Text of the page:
The United States reinstated sanctions on Iran for its nuclear activity this week as it demanded a new deal that prevents Tehran from developing ballistic missiles. 
Businesses in Europe will suffer mightily if they continue to do business with Iran in violation of the punishing actions and have not received a waiver.
Syria, and the continued war and humanitarian crisis there, was also to be a subject. The U.S. wants Russian-allied Iran to move out its military and stop providing support to the Middle Eastern nation's violent dictator. 


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Melania wore a checkered trench coat and Louboutin boots to board the aircraft



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A White House staff member carries personal luggage and papers for Trump and Melania as a U.S. military aide carries briefcases containing the military launch codes known as the nuclear football to Air Force One


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The Trump administration says that Russia habitually violates the outdated treaty that failed to imagine a world in which rising powers that were not party to the deal became nuclear capable


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Trump and Macron participate in a grand welcome ceremony at the White House in April 
A possible summit between Trump and Putin to discuss Syria and other subjects had been teased for Paris by both nations and was postponed to later this month in Argentina at the G20. They’ll have informal conversation in Paris at the Armistice Day events, but they will not sit down for talks in Paris four days after the election U.S. officials say they attempted to interfere in.
‘The only bilateral meeting that we have planned for the President will be with President Macron. We do not plan a separate bilateral meeting with President Putin or with other leaders in Paris,’ a senior U.S. official said Wednesday.
Trump told reporters traveling with him on Monday that he expected the meeting with Putin was likely to take place in Buenos Aires.
‘Getting along with Russia, China, and all of them would be a good thing; I’ve said it for a long time. So we’ll have plenty of meetings. But I’m not sure that we’ll have a meeting in Paris — probably not,’ the president stated.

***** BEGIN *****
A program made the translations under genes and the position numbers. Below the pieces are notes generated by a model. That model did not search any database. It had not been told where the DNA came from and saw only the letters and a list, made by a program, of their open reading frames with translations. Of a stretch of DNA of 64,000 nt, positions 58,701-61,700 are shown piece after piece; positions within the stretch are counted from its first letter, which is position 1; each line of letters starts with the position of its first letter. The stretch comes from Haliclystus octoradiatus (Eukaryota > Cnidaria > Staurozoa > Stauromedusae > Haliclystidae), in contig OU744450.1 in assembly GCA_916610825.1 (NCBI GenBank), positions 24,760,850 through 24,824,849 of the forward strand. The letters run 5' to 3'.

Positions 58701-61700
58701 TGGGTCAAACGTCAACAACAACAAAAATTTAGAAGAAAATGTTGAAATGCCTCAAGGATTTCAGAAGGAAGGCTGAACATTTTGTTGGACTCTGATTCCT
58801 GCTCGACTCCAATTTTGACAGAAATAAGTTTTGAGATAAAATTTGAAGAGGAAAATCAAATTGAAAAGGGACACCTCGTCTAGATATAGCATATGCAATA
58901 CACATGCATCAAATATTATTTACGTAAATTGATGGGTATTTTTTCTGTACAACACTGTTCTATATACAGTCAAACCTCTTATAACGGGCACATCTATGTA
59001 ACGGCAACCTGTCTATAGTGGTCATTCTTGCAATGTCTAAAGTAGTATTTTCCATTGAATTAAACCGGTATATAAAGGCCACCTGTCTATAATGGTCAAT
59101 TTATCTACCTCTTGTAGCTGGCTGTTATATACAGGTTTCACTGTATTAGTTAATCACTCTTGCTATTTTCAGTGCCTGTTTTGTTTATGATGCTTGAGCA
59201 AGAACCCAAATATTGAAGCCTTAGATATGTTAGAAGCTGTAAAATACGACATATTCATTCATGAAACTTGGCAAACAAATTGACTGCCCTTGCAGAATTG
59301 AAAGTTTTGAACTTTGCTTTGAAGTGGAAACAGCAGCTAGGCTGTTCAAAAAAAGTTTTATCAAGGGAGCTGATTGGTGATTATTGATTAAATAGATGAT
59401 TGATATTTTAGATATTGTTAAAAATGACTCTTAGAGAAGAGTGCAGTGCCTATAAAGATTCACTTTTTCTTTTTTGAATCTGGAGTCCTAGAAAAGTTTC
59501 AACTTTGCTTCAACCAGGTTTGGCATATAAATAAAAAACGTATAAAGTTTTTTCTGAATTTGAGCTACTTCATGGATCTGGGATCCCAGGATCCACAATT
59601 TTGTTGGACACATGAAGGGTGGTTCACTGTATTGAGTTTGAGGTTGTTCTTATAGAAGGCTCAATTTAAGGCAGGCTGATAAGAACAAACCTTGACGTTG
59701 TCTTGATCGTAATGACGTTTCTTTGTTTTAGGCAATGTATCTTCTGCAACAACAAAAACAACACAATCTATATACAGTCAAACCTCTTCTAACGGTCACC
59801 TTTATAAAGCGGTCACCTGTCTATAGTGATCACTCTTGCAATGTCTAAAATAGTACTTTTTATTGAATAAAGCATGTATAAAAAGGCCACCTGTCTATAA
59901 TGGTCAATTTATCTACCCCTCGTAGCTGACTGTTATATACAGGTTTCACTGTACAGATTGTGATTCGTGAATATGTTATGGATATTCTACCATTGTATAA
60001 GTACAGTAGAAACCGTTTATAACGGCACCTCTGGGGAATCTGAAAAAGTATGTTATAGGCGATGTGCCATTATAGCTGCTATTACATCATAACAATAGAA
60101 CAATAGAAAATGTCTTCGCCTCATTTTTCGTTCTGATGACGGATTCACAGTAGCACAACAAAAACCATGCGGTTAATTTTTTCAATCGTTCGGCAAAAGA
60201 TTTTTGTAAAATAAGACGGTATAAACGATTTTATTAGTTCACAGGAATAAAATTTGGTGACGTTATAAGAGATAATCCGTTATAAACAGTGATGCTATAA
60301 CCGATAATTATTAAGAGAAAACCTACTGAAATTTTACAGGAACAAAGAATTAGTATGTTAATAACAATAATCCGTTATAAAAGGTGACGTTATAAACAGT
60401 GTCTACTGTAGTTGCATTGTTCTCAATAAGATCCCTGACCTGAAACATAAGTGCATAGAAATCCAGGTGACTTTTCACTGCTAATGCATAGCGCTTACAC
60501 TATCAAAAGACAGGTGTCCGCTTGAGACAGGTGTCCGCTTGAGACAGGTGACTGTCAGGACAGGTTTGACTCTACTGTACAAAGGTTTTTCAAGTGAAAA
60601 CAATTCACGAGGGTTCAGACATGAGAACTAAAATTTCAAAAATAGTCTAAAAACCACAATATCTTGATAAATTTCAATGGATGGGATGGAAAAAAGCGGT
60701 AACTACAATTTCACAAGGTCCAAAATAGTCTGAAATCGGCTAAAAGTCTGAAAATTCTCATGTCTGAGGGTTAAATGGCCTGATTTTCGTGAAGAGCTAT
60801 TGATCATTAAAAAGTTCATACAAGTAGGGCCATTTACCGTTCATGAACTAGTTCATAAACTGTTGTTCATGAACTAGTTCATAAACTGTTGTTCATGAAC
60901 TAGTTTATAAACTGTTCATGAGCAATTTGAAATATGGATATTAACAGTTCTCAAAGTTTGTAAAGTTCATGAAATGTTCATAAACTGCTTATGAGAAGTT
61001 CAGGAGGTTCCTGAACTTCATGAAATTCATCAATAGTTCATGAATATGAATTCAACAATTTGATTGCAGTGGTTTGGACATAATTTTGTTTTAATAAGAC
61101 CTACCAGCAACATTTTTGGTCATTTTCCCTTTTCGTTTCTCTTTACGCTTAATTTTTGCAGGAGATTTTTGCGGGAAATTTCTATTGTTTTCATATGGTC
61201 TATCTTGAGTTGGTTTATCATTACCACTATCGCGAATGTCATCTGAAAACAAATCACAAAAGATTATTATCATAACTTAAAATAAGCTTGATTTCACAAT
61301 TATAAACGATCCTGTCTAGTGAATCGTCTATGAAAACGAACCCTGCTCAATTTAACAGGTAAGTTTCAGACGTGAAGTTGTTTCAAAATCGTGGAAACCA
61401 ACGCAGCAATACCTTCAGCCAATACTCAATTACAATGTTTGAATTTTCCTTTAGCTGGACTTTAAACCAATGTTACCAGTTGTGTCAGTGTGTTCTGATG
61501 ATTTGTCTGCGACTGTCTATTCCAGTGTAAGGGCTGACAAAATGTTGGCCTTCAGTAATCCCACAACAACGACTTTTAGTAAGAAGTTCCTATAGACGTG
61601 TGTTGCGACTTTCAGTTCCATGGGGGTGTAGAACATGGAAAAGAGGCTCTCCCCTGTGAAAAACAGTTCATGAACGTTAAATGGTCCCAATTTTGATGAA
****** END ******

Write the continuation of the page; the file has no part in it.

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They study a grave at the cemetery in France, which honours more than 72,000 men from the Armed Forces forces who died


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Mrs May and Mr Macron smile as they stand together next to flag bearers at the First World War Thiepval Memorial today


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Mrs May and Mr Macron lay a wreath at the Thiepval Memorial today to commemorate 100 year's since the conflict's end


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French President Emmanuel Macron (left) and Theresa May walk through the WWI graves at the Thiepval Memorial in France


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Trump will see Russia's Vladimir Putin in Paris but they'll wait until the G20 summit to hold a formal meeting in Argentina
In the remarks last week Macron acknowledged the tension between the two world powers and stressed that Europe must learn to defend ‘itself better alone, without just depending on the United States’ and it will not be able to do that that ‘unless we decide to have a true European army.’
His proposal acknowledged the reality of the ‘America First’ doctrine and unabashed nationalism that drove Trump to power two years ago and was reaffirmed in by large swaths of the country last Tuesday.